What changes will be seen if and when that water is pumped from the aquifer?

Most of the water needed to supply future pumping will come from reservoir recharge and reduced outflow to adjacent counties. Water levels could decrease by 6 to 10 ft in the North Corridor, primarily to the east of the Iowa River, based on model simulations of projected 2025 population. The hypothetical drought scenario was based on an assumed reduction of 25% in the amount of rainfall entering the aquifer system and an increase of about 25% in the amount of water being pumped by the 2025 population in the eastern two-thirds of the county. This increased stress on the aquifer system resulted in a simulated 5 to 30 ft decline in water levels in some areas.

Will we run out of water?

Sufficient water is available in Johnson County to supply the present and projected future ground-water needs of the North Corridor, although pumping has lowered water levels in some parts of the aquifer system and future pumping will likely further lower water levels in some areas.  Wells that have pumps set close to present or future water levels, however, may go dry, particularly under drought conditions.

What issues will the model not help with?

The model was not designed to provide answers to questions related to individual well operations, but rather to provide a regional analysis of the ground-water flow system in the county and the North Corridor. The study also did not address the quality and safety of the water being supplied for drinking water.

How accurate is the model?

Water levels from a network of about 40 wells in the Silurian-Devonian aquifer system that were routinely monitored between 1995 and 2004 were used to compare to simulated water levels. The better the agreement between the measured water levels and the simulated water levels, the more confidence is gained in the model results. The model constructed for the North Corridor was able to match water levels, on average, within +/- 11 ft of the measured water levels for 1996 conditions and +/-14 ft for 2004 conditions.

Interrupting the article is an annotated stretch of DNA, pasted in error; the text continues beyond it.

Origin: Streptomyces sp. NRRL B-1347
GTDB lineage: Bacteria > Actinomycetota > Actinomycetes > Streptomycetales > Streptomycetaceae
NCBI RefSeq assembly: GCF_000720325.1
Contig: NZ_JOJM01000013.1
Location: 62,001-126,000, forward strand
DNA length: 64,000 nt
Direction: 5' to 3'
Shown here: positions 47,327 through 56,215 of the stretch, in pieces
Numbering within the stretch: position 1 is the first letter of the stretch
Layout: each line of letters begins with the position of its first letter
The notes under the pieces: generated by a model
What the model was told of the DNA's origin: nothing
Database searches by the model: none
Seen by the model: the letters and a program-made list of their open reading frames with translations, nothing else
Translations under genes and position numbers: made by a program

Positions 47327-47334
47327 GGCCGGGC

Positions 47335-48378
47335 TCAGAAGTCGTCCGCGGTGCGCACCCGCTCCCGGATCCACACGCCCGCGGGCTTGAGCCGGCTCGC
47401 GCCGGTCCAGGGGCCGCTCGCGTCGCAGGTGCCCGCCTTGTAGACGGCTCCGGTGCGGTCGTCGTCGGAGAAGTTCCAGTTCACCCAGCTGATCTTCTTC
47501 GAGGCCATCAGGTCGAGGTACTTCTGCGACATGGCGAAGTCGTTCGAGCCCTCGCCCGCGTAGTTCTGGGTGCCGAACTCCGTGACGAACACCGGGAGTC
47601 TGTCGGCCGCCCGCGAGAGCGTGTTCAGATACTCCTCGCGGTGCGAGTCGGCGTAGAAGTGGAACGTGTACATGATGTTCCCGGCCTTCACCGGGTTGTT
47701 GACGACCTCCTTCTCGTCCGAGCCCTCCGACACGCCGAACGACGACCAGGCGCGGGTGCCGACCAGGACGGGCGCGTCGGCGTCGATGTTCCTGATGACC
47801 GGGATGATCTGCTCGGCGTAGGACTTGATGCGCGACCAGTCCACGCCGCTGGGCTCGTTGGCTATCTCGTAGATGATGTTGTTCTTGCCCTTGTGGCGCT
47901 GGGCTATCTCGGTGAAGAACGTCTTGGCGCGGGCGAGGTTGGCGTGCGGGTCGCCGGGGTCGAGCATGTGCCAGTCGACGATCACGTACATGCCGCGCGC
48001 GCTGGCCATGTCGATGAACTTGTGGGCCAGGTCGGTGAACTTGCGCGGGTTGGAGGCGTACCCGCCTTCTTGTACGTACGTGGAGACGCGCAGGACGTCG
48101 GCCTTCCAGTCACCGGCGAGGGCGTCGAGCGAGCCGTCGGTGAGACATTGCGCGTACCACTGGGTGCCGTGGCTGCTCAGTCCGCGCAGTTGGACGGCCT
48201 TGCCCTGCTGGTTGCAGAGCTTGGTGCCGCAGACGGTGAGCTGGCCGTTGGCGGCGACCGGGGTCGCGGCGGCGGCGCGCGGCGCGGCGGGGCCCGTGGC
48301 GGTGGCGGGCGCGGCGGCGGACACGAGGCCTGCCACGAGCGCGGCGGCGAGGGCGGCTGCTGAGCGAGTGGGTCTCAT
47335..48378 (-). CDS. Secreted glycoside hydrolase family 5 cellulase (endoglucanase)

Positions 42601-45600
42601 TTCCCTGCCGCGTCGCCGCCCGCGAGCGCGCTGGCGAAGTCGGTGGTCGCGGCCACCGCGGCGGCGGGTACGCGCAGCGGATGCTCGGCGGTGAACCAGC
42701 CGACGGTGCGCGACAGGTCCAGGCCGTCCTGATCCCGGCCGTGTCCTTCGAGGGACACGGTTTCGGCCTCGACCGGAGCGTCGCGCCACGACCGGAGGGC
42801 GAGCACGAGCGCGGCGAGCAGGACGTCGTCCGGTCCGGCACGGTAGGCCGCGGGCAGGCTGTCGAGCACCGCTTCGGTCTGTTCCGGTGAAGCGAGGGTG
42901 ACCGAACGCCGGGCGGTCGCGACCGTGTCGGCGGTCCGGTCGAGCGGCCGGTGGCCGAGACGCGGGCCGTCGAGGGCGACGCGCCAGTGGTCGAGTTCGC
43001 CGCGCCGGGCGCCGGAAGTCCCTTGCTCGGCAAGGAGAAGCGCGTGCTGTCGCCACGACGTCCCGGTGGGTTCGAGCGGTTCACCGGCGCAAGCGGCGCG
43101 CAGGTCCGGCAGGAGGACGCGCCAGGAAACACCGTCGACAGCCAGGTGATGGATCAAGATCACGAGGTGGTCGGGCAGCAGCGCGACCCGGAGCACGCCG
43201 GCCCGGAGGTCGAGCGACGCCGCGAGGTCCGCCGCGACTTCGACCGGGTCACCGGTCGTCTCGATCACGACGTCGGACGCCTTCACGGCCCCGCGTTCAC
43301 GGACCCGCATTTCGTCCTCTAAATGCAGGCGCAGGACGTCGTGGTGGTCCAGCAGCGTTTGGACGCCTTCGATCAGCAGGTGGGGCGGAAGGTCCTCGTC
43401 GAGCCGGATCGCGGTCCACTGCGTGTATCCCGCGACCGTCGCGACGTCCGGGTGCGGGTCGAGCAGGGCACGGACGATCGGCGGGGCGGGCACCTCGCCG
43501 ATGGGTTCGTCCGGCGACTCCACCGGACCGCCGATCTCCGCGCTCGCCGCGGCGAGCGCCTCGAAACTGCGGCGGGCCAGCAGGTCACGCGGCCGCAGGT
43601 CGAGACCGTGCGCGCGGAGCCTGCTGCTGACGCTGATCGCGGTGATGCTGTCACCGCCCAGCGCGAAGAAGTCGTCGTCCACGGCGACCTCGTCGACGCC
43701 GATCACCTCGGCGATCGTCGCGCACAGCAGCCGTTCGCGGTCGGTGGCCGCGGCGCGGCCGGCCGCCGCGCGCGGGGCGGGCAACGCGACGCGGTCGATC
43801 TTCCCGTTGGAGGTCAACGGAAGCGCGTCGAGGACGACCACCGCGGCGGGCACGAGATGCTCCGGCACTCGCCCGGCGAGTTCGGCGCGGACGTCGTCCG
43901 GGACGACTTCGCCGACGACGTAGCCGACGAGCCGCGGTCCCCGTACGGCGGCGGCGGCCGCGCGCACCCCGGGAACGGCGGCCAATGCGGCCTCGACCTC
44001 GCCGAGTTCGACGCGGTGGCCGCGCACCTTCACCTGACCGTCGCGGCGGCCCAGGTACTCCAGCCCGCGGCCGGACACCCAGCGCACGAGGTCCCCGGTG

Models are not exact replicas of natural systems, and the ground-water model constructed for Johnson County and the North Corridor is no exception. High quality geologic data are available for the area but assumptions were required to provide the pumping estimates for the large, unknown number of private wells in the North Corridor and for discharge from a rock quarry near Coralville. Data for other recharge and discharge sources, needed to verify the model, also were lacking and added to the uncertainty in the model results.

What type of information would improve this or future models?

Improvements to the model and reduction in the uncertainty of the model results can be achieved by obtaining additional or higher quality data, such as pumping by private and industrial wells, water-balance information for the reservoirs, and water levels in specific parts of the aquifer system.

How can the study results be used?

Education of government officials and citizens on the condition of the resource will enable wise and informed decisions to be made. Conservation by water agencies and citizens will help minimize the decline in water levels, particularly during droughts. Monitoring water levels will provide continuing information on the condition of the resource to help water managers and citizens protect the resource.